In 2013, NACNA began researching ways to conserve peyote and its natural habitat.

Lophophora williamsii, more commonly known as peyote, which grows in the wild in southern Texas and Mexico.
Lophophora williamsii, more commonly known as peyote, which grows in the wild in southern Texas and Mexico. VOA

Pan-Native religion

Peyote, or Lophophora williamsii, is a succulent that contains psychoactive alkaloids and only grows in southern Texas and a handful of states in northern Mexico.

Indigenous people have used it ceremonially and medicinally for centuries, as noted by 16th century Spanish missionaries, who condemned it as an evil. Peyote use persisted, however, and by the late 1800s, had spread to present-day Oklahoma, where tribes adapted it to suit their individual spiritual traditions.

In the face of government efforts to ban peyote, peyotists in the early 20th century sought to incorporate as a formal religion. In 1918, an intertribal group established the NAC, which has evolved to include tens of thousands of members across dozens of tribal nations. Members view the church as an important component of healing from historic trauma and reconnecting to tradition.

Peyote was banned in the United States in 1970, but the law was later amended to allow peyote to be used in “bona fide religious ceremonies of the Native American Church.”

Texas allows several peyoteros registered with the U.S. Drug Enforcement Agency to harvest and sell peyote, but only to card-carrying NAC members with proven Native American ancestry.

Peyote buttons are shown in the yard of a peyote dealer in Rio Grande, Texas, Oct. 12, 2007.
Peyote buttons are shown in the yard of a peyote dealer in Rio Grande, Texas, Oct. 12, 2007. VOA

‘A beautiful ceremony’

Unlike other religious denominations, said Iron Rope, the NAC is not a unified theology.

“Different variations of the ceremony have come into play,” he said. “There are Christian aspects to the NAC today and traditional aspects, as well.”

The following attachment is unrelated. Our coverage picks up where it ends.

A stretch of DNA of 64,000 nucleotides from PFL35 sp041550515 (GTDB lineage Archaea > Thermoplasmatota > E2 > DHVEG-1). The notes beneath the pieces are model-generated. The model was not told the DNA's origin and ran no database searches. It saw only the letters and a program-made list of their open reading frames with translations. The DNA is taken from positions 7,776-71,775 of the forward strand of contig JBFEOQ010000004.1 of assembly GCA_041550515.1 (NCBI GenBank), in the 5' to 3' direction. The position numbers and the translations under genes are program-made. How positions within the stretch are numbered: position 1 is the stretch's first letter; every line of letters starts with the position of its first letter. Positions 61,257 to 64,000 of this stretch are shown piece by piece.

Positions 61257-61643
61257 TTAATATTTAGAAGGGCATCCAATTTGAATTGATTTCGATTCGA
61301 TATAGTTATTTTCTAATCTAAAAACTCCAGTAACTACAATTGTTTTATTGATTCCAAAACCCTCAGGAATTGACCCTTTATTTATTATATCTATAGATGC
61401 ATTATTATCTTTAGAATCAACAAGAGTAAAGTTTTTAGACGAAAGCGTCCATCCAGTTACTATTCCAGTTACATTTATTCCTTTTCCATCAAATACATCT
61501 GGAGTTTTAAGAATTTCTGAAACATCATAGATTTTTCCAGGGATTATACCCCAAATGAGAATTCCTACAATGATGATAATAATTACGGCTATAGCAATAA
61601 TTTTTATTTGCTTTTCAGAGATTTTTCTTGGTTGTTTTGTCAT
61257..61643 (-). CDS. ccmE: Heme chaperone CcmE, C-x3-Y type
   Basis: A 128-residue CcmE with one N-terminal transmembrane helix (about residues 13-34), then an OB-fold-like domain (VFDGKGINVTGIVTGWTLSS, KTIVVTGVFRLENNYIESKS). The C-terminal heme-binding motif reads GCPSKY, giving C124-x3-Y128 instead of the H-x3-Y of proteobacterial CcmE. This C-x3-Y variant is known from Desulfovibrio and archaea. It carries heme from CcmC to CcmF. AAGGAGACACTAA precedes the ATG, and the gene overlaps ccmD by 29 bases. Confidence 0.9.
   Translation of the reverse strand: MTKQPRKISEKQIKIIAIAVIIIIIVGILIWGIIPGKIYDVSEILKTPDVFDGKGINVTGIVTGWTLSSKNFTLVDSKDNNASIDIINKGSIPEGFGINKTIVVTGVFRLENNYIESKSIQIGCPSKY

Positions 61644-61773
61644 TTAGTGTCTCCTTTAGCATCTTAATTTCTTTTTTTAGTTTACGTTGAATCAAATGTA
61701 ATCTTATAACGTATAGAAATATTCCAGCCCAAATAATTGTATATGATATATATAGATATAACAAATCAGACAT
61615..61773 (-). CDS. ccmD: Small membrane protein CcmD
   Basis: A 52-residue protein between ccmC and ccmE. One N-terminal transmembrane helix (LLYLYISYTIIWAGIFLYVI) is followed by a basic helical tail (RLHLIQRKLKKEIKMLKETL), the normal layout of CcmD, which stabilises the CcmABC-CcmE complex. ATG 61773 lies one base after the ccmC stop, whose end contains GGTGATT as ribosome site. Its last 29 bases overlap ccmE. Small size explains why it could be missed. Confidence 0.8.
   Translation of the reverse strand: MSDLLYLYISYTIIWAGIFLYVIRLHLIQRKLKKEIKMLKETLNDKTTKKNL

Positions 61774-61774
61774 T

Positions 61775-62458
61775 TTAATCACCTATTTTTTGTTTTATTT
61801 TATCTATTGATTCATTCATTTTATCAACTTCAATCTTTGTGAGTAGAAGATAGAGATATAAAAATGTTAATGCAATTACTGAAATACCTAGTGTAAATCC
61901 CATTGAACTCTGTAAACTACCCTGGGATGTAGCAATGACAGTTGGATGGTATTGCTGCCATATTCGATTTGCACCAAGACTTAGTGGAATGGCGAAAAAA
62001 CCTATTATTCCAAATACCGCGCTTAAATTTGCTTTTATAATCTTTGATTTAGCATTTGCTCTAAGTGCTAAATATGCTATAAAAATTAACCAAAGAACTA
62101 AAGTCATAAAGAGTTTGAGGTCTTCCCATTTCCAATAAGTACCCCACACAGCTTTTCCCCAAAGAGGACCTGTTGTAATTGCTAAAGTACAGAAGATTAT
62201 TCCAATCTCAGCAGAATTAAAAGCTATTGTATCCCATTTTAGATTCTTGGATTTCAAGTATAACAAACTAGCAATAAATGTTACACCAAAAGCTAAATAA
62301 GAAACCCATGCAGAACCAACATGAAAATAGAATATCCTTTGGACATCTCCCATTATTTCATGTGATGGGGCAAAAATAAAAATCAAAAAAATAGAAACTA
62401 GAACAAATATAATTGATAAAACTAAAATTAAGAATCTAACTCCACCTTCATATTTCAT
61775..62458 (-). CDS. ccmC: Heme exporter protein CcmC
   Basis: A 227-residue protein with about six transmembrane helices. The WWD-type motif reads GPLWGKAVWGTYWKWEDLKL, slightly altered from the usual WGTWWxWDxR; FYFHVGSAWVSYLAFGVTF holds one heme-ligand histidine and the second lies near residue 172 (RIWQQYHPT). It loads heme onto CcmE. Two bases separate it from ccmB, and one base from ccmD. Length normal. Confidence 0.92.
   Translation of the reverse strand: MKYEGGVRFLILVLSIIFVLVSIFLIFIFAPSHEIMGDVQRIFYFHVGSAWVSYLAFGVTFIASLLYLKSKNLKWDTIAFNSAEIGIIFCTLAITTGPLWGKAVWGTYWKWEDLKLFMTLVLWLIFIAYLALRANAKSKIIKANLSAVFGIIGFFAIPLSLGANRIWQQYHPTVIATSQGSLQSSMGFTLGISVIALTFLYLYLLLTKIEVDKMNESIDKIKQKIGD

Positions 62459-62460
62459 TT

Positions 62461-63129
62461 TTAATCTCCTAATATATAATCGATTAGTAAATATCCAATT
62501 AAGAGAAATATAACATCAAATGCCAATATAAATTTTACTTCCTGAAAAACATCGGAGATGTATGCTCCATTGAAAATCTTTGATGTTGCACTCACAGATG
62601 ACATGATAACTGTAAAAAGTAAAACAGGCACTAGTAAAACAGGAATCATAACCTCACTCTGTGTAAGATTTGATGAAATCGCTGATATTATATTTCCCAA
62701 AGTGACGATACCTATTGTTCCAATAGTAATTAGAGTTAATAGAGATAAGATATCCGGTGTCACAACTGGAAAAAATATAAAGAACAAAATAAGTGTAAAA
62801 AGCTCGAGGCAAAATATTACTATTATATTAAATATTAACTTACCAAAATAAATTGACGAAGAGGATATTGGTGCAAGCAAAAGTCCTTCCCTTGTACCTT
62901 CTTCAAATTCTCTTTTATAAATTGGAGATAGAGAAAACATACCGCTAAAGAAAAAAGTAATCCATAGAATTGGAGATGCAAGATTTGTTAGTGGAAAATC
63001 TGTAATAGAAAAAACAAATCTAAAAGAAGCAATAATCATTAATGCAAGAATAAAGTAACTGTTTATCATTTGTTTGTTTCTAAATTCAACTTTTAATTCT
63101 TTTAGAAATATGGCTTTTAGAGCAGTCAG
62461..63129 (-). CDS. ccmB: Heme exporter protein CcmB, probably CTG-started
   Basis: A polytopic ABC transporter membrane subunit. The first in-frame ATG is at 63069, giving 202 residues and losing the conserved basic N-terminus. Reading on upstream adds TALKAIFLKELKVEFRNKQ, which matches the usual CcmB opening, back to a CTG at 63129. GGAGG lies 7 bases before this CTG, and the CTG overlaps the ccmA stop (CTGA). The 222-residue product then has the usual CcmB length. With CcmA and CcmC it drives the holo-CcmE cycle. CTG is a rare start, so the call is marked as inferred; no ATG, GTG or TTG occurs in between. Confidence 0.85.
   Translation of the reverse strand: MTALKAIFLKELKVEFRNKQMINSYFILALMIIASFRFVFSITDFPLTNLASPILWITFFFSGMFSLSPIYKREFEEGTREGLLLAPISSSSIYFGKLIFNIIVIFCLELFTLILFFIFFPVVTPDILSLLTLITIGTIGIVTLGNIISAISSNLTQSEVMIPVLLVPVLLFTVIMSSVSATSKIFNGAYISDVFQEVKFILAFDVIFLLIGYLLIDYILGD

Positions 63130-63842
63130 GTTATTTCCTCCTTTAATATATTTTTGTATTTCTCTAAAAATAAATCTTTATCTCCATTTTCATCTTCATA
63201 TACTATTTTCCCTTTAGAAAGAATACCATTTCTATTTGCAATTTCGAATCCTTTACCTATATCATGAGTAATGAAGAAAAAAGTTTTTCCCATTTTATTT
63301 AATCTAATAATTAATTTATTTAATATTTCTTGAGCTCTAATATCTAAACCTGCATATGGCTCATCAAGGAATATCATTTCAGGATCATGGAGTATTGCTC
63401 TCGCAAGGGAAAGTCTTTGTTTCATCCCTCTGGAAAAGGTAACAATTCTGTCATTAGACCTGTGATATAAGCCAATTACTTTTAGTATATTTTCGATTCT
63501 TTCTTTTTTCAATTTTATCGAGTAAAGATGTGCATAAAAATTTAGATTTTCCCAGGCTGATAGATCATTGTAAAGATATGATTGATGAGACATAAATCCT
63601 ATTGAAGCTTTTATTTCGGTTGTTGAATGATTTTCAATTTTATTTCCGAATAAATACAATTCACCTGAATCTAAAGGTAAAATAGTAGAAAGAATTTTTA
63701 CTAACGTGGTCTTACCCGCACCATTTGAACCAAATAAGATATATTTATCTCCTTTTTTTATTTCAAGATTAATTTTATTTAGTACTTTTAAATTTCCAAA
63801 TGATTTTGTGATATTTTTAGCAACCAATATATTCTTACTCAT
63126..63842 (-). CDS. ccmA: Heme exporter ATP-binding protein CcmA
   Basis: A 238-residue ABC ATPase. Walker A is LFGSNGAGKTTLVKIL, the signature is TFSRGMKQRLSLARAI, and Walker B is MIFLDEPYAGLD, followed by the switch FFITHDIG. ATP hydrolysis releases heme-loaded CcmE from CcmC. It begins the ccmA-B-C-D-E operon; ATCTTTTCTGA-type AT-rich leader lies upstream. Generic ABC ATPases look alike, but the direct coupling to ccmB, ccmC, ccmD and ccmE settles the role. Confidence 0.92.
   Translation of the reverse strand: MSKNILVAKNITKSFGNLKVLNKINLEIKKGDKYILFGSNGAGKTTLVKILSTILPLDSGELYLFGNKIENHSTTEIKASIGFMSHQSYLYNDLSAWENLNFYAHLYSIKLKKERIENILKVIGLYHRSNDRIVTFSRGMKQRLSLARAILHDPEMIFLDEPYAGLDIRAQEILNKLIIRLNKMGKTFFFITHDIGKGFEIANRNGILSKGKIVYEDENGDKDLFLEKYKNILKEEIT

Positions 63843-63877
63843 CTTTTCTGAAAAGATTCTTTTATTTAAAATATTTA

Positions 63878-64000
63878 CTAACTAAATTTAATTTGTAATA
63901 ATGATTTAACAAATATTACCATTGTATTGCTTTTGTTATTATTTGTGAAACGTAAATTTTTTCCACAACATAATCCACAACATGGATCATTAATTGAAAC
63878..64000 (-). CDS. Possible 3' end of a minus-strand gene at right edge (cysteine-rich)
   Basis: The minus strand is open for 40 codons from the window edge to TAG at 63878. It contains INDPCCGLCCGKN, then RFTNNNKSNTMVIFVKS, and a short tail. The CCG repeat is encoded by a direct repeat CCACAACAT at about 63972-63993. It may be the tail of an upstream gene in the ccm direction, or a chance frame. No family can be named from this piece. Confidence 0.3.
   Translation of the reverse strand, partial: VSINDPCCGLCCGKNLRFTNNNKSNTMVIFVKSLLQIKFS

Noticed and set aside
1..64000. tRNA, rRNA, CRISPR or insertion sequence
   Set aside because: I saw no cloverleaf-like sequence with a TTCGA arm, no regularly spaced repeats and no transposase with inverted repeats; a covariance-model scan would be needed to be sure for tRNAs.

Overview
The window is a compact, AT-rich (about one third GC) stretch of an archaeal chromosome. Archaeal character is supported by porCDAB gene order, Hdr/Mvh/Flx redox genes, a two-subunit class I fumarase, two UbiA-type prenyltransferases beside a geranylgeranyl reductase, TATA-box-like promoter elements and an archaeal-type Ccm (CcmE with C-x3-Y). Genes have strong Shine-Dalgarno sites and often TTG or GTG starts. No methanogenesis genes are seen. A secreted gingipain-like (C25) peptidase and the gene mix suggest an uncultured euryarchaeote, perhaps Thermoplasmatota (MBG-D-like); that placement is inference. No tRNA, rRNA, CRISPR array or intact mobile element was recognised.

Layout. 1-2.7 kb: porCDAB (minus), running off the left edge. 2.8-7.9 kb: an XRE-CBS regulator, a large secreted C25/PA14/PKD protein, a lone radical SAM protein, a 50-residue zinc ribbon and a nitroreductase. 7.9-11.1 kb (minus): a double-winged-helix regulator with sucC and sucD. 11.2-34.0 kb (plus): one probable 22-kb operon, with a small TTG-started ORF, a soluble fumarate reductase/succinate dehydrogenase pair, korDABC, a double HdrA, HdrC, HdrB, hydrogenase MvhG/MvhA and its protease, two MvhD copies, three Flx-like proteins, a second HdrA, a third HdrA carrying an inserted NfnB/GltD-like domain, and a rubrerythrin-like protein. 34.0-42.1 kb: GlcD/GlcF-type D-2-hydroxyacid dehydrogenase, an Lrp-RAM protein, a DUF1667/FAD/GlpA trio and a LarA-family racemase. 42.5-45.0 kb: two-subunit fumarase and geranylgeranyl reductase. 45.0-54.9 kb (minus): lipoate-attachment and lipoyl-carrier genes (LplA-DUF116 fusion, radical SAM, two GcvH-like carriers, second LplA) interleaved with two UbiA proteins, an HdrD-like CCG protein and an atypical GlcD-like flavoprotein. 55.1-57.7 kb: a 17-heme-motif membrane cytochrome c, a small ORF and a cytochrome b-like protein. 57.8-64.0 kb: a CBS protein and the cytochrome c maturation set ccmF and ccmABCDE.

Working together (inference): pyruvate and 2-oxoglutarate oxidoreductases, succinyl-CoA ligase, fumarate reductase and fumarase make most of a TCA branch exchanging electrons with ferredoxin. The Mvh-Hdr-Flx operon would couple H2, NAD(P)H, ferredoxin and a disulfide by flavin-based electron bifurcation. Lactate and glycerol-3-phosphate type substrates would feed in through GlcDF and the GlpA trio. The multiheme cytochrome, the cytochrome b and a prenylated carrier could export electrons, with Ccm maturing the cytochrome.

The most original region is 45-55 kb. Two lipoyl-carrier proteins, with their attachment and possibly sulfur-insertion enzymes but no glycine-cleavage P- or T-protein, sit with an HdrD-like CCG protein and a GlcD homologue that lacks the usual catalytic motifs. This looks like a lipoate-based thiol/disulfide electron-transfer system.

Wynema Morris, a member of the Omaha Tribe of Nebraska and an NAC member, grew up with an understanding of the sacredness of peyote and the religious etiquette surrounding its use.

“It was my own grandfather, Samuel Thomas Gilpin, who actually received peyote early on from the Winnebagos, a neighboring tribe, and passed it on to his sons, my uncles,” she said.

This 1924 photo by Edward S. Curtis is entitled "Cheyenne Peyote Leader." Courtesy: Library of Congress.
This 1924 photo by Edward S. Curtis is entitled “Cheyenne Peyote Leader.” Courtesy: Library of Congress. VOA

Peyote is much misunderstood and maligned, she said, viewed by many anthropologists through the lens of colonial prejudice.

“I don’t like their use of the word ‘hallucinations,’” she said. “You don’t use peyote to get high. You use it to pray and communicate with God — the same God everyone else talks to.”

She described all-night services of prayer, song and meditation.

“The ceremony is beautiful,” she said. “The extraordinary and the phenomenon are not necessarily unexpected, but they are definitely not precluded.”

Sacred gardens

In 2013, NACNA began looking at ways to conserve and sustain peyote for future generations of indigenous Americans, Mexicans and Canadians.

“It was our intent to eventually have our own land and be able to have our own peyote dealer who could understand our concerns as the Native American Church,” said Iron Rope.

The sun sets over "the 605," acreage in Thompsonville, Texas, which the Indigenous Peyote Conservation purchased in 2018 for the conservation of peyote, a sacrament of the Native American Church.
The sun sets over “the 605,” acreage in Thompsonville, Texas, which the Indigenous Peyote Conservation purchased in 2018 for the conservation of peyote, a sacrament of the Native American Church. VOA

In 2017, NACNA and partner organizations formally launched the Indigenous Peyote Conservation Initiative (IPCI). With funding from the Riverstyx Foundation, a nonprofit that supports research of medicinal uses of psychoactive plants, IPCI purchased 245 hectares (605 acres) of land in Thompsonville, Texas, to serve as “Sacred Peyote Gardens.”

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It is their hope that by 2021, “the 605” will house a nursery, residential and guest housing, and youth training, all supported by peyote sales.

“It’s about generations to come,” said Iron Rope. “To reconnect them to the land and to the medicine. And that’s the healing process that we’ve been missing.” (VOA)